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State not responsible for man's suicide because of exorbitant fees demanded by private school : Madras HC

  • The topic of education rights to all the children has been a pressing issue around the country. The debate has been going on for years but a concrete answer is yet to be found. The education costs have also risen to such an extent that the people are forced to adopt extreme measures due to the inability to cope with the pressure.

    The Madras High Court Bench consisting of Justices Nooty Ramamohana Rao and S.S. Sundar recently dismissed a writ appeal, filed by a widow seeking compensation from the State government. This appeal was against the writ petition which was disposed of by the Single Judge on 29.03.2016. The petitioner sought compensation for the death of her husband who committed suicide after killing one of their two children allegedly due to exorbitant fees demanded by a private school. In other words, the School Management is fleecing the parents of the students on one ground or the other, instead of confining the collection of fee strictly in accordance with the provisions contained in the Tamil Nadu Schools (Regulation of Collection of Fee) Act, 2009.

    “Instead of logically pursuing the remedies available, the husband of the writ petitioner herein has resorted to an extremely violent act of killing one of their children and then committing suicide.” The writ petitioner now seeks relief of securing free education for the remaining and surviving child and also compensation for the double tragedy .

    “The distressful economic conditions alone may not have forced the husband of the writ petitioner herein to take recourse to the said action which can also be reasonably attributed to a mental aberration. The petitioner now seeks compensation for the double tragedy of hers but we are at a loss to appreciate the contention canvassed in this regard”, Justice Rao said “Firstly, the act of the husband of the writ petitioner in killing an innocent child out of frustration cannot be appreciated at all.” There were several civilised methods of providing education to children by either admitting them in government-run educational institutions or approaching philanthropic organisations for financial support. There are well recognized and civilised methods to secure education to the children.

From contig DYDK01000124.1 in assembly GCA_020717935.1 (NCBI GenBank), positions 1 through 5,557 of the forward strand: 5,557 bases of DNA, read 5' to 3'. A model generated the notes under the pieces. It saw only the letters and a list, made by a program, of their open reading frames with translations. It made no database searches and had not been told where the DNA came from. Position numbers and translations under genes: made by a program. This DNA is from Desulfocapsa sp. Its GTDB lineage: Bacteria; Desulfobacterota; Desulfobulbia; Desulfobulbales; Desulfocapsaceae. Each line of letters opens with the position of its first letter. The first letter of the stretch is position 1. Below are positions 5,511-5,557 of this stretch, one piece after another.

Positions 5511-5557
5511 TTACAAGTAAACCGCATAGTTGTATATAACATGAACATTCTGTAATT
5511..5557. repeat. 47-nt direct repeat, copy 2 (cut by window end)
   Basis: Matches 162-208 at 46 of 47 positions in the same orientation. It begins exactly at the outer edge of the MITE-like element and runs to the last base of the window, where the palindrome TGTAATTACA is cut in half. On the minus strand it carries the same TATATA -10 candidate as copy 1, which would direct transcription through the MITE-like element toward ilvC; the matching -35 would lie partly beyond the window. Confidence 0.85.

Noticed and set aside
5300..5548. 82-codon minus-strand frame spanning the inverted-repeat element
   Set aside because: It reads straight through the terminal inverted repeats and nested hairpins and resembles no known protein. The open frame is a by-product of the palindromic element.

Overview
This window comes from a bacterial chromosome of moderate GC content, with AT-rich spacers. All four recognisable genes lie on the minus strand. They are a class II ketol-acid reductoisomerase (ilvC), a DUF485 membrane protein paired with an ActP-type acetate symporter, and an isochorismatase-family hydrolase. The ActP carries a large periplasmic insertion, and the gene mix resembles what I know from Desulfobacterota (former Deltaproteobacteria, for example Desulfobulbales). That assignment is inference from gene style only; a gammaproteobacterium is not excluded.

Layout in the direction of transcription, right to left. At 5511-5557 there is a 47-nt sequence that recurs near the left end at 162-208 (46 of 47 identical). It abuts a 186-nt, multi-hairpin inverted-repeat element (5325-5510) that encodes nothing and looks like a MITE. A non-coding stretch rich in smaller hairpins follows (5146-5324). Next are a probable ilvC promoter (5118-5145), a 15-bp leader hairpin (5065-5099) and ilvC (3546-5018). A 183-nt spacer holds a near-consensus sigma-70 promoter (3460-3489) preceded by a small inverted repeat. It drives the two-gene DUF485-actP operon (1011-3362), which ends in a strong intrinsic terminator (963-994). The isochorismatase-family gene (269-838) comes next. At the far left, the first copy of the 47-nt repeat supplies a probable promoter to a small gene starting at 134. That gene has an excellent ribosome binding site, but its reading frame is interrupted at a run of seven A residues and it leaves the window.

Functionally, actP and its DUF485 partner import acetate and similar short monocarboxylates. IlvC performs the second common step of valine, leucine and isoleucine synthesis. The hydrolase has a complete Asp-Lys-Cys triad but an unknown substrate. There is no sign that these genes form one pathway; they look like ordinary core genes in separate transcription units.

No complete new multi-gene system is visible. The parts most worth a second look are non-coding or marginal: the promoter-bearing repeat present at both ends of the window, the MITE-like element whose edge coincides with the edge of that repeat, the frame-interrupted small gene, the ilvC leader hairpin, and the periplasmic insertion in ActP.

The State Government, as a measure of welfare of the Society at large, has been running and maintaining several institutions for promoting the cause of education, so that, the economic distressful conditions of the family would not be a cause for children from dropping out from the academic life. There are also philanthropic organizations which lend support in the Society. Had the petitioner’s husband survived he would have been prosecuted for killing his innocent child. Under Section 357 of the Code of Criminal Procedure, victims can be compensated by the courts but such compensation is liable to be awarded for any loss or injury caused by the offence though not otherwise. In the present case, the offence has been committed by the husband of the writ petitioner towards an innocent child, if there is one who will have to compensate for having caused loss of the child of the writ petitioner, that would be none else than her husband. Since he is no more, he cannot be prosecuted.

    “Therefore, the claim of the petitioner for payment of compensation against the State Government, to say is a milder manner, an extravagant one. State is nowhere responsible for the violent action unleashed by the husband of the writ petitioner.” The bench suggested, “If the petitioner still feels that the economic condition in which, currently she is living did not provide her a fair chance or option to get her surviving child educated properly, it is open to her to seek appropriate assistance from the Welfare Officer concerned, so that, the surviving child can get admitted in one Welfare Institution or the other where the State Government would bear the expenditure for better education.”
     

    OUR TAKE

    The act of the individual in this case has been one which was out of despair and irrational thinking. Although the situation is a grim and sad one to say the least, the person should indeed have looked out for other alternatives to support the family. Many around the world are struggling day in and day out just to make ends meet. The right to the compensation would be feasible if the children were not going to school because of economic reasons. Then the state government should surely help the family out. But as it is always said, those who cannot help themselves, even God cannot help them.
     


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